As we eagerly await the start of the 2022 FIFA men’s World Cup on Sunday, with host nation Qatar facing Ecuador at the Al-Bayt Stadium in Al-Khor, MTM take a sideways look at the tournament, examining some of the key marketing and fandom stories emerging during the build-up.
Marketing in the face of controversy
The global scale of the 2022 tournament is expected to be bigger than ever before. FIFA president Gianni Infantino has predicted that the 2022 tournament could be the most-watched in history, with an expected global audience of around 5 billion people. In contrast, the 2018 tournament in Russia was watched by 3.57 billion across the tournament.
The prospect of sponsoring a tournament with an unprecedented global reach will feel alluring to many companies, demonstrated by the continued sponsorship from leading brands including Adidas, Coca-Cola and Hyundai. However, clouds of concern lie over this year’s tournament, due to the widely publicised mistreatment of migrant workers in the host nation, and repression that the LGBTQIA+ community face. This will, to some degree, frame the thinking of some brands looking for sponsorship opportunities on one of the world’s biggest sporting stages.
Existing sponsors of the tournament are also acutely aware of the public debate around the tournament, and many are adopting a neutral stance to avoid any negative media associations being made with their brand. For example, Coca-Cola’s adverts have made little reference to Qatar as hosts, instead focusing on the fandom and that Believing is Magic.
The mixture of FIFA sponsors has also changed for this tournament, reflective of the global shifts during the past four years. For example, a new sponsor for this year’s tournament is crypto.com, a cryptocurrency trading platform, which is part of an industry that has seen rapid growth in the past four years. Another notable change, is that many of the biggest sponsorship deals for the tournament are not with Western brands. FIFA is relying heavily on Chinese sponsorship deals, with the likes of Vivo, Hisense, Mengniu & Wanda Group. Chinese companies are providing more revenue for FIFA in commercial deals than companies from any other country, providing around $207m worth of revenue, around a third of the total revenue.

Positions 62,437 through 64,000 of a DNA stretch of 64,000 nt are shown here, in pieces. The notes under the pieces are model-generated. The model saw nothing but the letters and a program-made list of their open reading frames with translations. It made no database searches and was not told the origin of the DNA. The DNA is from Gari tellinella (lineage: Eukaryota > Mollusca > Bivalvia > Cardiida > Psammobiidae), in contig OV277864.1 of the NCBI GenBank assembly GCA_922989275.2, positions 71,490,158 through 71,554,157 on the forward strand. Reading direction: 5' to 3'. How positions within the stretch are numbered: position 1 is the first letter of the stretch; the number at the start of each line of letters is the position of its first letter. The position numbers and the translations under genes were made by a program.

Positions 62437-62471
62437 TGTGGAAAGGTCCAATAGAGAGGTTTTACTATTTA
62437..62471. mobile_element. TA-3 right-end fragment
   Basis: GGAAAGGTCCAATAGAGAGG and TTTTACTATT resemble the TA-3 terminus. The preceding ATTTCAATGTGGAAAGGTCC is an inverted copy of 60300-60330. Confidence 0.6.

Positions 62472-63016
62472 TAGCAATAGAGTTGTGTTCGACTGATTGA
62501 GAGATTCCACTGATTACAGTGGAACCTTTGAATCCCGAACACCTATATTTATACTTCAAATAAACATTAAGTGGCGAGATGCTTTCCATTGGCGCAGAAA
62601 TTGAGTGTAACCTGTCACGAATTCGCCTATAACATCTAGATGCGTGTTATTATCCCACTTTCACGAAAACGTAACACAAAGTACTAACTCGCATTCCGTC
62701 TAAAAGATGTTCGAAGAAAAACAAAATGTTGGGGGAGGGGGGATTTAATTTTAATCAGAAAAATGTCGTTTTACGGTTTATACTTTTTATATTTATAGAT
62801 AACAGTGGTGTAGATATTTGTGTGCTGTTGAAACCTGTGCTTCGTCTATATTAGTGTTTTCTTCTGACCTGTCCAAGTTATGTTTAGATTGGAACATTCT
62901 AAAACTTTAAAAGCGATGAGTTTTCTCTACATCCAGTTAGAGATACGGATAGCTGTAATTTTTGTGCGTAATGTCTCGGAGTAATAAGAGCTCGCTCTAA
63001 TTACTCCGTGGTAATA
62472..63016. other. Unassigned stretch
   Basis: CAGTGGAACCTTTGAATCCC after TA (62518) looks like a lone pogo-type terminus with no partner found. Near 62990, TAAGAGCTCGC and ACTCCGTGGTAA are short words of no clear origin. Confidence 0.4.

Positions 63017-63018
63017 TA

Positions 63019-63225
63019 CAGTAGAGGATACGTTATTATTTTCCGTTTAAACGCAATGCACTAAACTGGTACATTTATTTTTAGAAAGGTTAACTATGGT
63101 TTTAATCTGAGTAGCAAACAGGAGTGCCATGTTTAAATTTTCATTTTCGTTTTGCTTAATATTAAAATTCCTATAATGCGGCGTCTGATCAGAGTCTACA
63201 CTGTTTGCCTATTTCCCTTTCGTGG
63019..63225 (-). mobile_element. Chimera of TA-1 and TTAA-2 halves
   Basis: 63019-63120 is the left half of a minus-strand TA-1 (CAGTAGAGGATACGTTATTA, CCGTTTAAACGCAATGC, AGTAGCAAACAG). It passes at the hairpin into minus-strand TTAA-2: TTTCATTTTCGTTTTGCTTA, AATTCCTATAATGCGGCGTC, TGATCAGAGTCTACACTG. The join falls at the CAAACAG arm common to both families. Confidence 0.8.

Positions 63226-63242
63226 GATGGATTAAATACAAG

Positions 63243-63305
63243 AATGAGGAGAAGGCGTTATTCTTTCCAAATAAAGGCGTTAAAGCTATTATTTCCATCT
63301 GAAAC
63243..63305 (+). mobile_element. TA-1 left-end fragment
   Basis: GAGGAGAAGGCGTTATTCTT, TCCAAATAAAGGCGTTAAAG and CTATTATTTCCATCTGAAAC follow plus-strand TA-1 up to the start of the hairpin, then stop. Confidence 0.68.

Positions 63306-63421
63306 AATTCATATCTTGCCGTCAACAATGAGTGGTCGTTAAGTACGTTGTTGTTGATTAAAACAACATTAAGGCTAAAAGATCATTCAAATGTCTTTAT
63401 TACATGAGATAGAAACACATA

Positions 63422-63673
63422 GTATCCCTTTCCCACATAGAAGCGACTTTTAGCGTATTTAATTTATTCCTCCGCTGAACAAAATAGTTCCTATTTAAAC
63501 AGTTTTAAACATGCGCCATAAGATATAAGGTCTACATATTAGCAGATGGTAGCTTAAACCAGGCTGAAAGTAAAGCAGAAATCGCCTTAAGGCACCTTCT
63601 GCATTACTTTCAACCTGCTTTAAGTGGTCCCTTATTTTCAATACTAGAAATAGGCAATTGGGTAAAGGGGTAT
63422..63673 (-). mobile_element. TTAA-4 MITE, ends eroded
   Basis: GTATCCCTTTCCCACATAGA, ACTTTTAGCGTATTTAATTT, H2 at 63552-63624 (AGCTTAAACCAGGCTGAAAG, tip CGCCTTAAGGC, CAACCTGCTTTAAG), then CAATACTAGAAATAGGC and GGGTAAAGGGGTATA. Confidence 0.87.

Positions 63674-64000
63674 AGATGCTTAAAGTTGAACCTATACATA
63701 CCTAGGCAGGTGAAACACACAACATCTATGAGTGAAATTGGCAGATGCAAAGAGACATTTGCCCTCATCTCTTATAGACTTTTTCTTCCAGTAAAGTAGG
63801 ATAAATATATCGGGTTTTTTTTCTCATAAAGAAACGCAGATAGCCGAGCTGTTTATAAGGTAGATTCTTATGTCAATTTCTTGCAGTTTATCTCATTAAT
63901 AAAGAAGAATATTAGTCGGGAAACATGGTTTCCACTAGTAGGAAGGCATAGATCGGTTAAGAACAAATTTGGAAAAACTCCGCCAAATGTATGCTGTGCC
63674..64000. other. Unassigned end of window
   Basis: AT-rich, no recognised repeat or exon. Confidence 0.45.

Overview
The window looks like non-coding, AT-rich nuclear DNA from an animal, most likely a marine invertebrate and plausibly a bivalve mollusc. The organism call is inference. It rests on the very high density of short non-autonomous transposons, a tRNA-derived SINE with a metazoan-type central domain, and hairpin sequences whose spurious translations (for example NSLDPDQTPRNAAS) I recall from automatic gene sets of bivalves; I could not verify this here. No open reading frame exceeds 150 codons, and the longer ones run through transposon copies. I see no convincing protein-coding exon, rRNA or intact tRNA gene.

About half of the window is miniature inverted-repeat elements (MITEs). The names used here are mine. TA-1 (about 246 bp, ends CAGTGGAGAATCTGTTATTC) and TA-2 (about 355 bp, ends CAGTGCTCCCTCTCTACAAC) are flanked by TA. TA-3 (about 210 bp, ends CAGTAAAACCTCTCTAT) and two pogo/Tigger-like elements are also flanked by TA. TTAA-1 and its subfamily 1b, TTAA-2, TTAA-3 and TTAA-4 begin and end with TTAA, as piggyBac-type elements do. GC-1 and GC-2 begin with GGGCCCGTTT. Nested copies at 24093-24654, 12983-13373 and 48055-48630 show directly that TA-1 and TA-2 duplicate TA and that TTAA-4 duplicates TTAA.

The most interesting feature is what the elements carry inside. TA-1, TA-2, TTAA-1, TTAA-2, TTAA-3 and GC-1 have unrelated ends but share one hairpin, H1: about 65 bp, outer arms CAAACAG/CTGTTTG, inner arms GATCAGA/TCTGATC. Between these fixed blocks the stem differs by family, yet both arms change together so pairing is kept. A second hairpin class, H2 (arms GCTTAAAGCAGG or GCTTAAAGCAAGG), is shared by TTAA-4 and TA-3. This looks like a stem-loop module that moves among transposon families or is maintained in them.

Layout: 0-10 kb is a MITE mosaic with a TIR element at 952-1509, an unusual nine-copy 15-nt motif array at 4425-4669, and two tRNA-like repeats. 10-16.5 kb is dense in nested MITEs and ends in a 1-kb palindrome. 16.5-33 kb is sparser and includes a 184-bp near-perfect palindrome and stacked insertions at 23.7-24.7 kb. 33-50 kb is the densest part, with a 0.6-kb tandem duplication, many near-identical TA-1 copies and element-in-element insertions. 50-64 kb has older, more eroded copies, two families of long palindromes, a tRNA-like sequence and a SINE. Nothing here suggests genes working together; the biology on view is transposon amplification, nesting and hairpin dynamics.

Fan sentiment towards an unfamiliar World Cup
A standout distinction of the 2022 FIFA World Cup is that it is the first tournament to take place in the northern hemisphere’s winter. Major domestic leagues across Europe are pausing fixtures whilst the tournament takes centre stage for the next 6 weeks. However, in the UK, not all leagues and competitions are taking a break. Only the Premier League & Championship are pausing, and many competitions like League One, League Two, The FA Cup & the Women’s Super League all continue to play fixtures.
Fan opinion towards the tournament’s timing and fixture repercussions has been mixed in the UK. According to GWI data, only 31% of football fans in the UK actually support the World Cup taking place in the winter, whereas 37% are opposed, highlighting the discomfort towards the change to tradition. November & December are typically periods of the British football calendar where games come thick and fast, so it’s not surprising that the change in schedule has upset some fans. Recent data has also shown that 34% of UK fans plan to watch fewer matches compared to the 2018 tournament, so there is an expectation that fans’ discomfort will have a direct impact on viewership.
As for the action on the pitch, it is expected to be one of the most competitive yet. Current bookies odds from 888sport put Brazil as favourites to win the tournament at 4/1, followed by Argentina at 5/1 & France at 6/1. Home nations of England & Wales are currently 8/1 & 150/1 respectively to take home the coveted Jules Rimet trophy.